Lowenfels: Bring houseplants back indoors as temperatures drop

GardeningAugust 21, 2013 

ANCHORAGE DAILY NEWS ARCHIVE

More and more I realize the impact of email and the internet on writing a garden column. I have been inundated with questions this summer sent via from www.teamingwithmicrobes.com. As is my habit, I pass on the ones that have general application.

Let's start this week with bringing houseplants summered outdoors, indoors. Lots of folks take houseplants outdoors to summer. Sometimes it is easier to care for them with the outdoor plants. Others just like the idea of giving the plants a vacation from the indoors.

Whatever the reason, you really shouldn't let most houseplants sit too long in temperatures below 45 degrees. That means you need to be paying attention to the temperature during the next couple of weeks and act accordingly. Or you can just bring them indoors now.

The big problem when bringing a plant indoors is the presence of hitchhikers -- insects, slugs and snails that can invade your entire collection during the winter months. First, inspect the plants and remove anything you see that shouldn't be there.

Next, put the potted plant in a sink filled with lukewarm water for 20 minutes. This will irritate the critters in the soil and cause them to come to the surface. You can then remove and discard them.

While on the subject of indoor plants, there are several outdoor plants that make great indoor fare. You can either pot them up or you can take cuttings this week and start new plants indoors. Coleus, impatiens, pelargoniums, tomatoes, fibrous begonias and any plants with a square shaped stem with leaves opposite each other. You can dip them in rooting hormone (available from indoor growing stores and some nurseries) and pluck them into pre-made holes (use a pencil) in a soil mixed with liberal amounts of humus, sand or perlite.

Some of you have potatoes in flower and want to know if you can harvest them. You can take a few of the new potatoes, but it is best to wait until the plant starts to die from the cold. This causes the sugars in the leaves that have been converted to starch to move down the plant into the tubers making a much better spud. Whatever you do, don't leave newly dug potatoes in the light. They will turn green and won't taste very good nor keep very long. The green indicates the presence of solanine, a poisonous compound slightly toxic to humans. Eat too many of these and you can get sick. Peel back the skin and the green areas.

When is the best time to plant raspberries? Springtime. You can try now, but you will much greater success in the spring. At that time, dig up existing plants and divide or buy some new ones. If you must move or plant new bushes now, do it this week. Include as much of the existing roots as possible.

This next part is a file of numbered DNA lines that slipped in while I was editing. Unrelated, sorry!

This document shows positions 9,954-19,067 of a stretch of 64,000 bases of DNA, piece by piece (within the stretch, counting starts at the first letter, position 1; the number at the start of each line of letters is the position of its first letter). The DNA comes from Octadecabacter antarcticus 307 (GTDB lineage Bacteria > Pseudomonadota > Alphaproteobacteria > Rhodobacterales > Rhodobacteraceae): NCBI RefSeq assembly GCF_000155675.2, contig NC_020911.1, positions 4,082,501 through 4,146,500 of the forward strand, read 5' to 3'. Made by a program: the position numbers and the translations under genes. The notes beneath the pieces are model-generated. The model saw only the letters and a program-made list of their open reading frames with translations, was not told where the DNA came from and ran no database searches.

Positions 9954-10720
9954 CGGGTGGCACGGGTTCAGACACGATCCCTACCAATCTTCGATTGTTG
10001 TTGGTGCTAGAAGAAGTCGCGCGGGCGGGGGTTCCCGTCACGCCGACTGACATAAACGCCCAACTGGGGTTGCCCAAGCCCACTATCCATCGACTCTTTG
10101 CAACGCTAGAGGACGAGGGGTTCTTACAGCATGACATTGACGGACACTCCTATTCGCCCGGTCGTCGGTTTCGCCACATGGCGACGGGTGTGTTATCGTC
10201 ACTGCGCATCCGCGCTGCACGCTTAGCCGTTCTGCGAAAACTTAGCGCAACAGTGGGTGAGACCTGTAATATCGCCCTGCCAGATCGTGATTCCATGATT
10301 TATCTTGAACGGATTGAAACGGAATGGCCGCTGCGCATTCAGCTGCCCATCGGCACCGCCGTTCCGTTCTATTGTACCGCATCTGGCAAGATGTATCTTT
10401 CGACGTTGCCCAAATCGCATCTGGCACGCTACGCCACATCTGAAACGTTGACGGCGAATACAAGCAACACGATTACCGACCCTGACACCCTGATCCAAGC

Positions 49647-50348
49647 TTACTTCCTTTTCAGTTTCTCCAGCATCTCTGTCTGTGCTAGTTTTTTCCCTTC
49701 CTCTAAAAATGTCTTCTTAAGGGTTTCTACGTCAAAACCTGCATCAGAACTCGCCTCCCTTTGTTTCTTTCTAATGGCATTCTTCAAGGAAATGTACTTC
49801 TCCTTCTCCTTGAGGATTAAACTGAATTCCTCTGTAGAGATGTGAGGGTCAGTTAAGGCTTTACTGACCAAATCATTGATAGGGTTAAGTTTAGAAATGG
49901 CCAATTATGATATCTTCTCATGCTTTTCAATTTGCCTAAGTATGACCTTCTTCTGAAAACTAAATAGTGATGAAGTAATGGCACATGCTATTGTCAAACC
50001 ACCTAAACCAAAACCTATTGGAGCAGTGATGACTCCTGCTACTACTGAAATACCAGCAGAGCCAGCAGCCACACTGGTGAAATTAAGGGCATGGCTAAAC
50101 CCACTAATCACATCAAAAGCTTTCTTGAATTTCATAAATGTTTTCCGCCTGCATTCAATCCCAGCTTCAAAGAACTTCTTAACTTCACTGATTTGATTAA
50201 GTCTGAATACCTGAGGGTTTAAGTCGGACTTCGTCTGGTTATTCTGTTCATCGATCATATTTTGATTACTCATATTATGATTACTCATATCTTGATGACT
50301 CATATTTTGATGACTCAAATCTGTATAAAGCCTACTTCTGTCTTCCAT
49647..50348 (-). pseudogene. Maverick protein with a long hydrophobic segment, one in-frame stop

The canes that produced fruit this year will die this winter. You can cut these back to the ground next spring when they will be readily identifiable because of the left over 'caps' from picked fruit and the gray brown bark on them. The new canes that will produce next year will be green. Prune these next spring along with thinning your plants to encourage air circulation.

In short, all you should do with your plants now and into this fall is make sure they get some good mulch when the leaves fall from the birch trees.

Finally, what is the best way to preserve harvested vegetables? While it depends on the harvest, most vegetables Alaskans grow do well frozen. However, in almost all cases they should be "scalded" or blanched. Each requires a precise time in the hot water or steam. The research on how long for each type of vegetable has been done. Check nchfp.uga.edu/how/freeze/blanching.html and look up the vegetables you intend to freeze.

Jeff Lowenfels' bestselling books are available at tinyurl.com/teamingwithmicrobes and tinyurl.com/teamingwithnutrients.

 

Garden calendar

2013 Plastic Garden Pot Recycling Opportunity: 10 a.m. to 5 p.m. Saturday at the Alaska Botanical Garden. All plastic gardening containers will be accepted but you must follow these directions. 

1. Sort into two groups, No. 2 HDPE plastic pots in one and the rest in the other. (There are many pots and trays without numbers. Please bring them too.) 

2. Shake out loose soil or rinse.

3. Remove metal hangers.

4. Stack like-sized pots to save space.

5. Only bring pots during the event. No pre- or post-dropoffs.

6. Greenhouses, sellers and landscapers should drop off at the recycling center August 19-23. Call 562-2267 for instructions.

Mushroom Walk: 5:30 p.m. August 29 at the Alaska Botanical Garden. Registration required. Call 770-3692

Attention All Lawn Mowers: A writer for the John Deere Magazine is coming up over Labor day weekend to check us out. I urge you all to mow your lawns in patterns (diagonal to the house counts, along with circles, spades, ovals, overlaps and herringbones). If you are particularly proud of yours, send me an email (and picture if possible) at www.teamingwithmicrobes.com.

 

 

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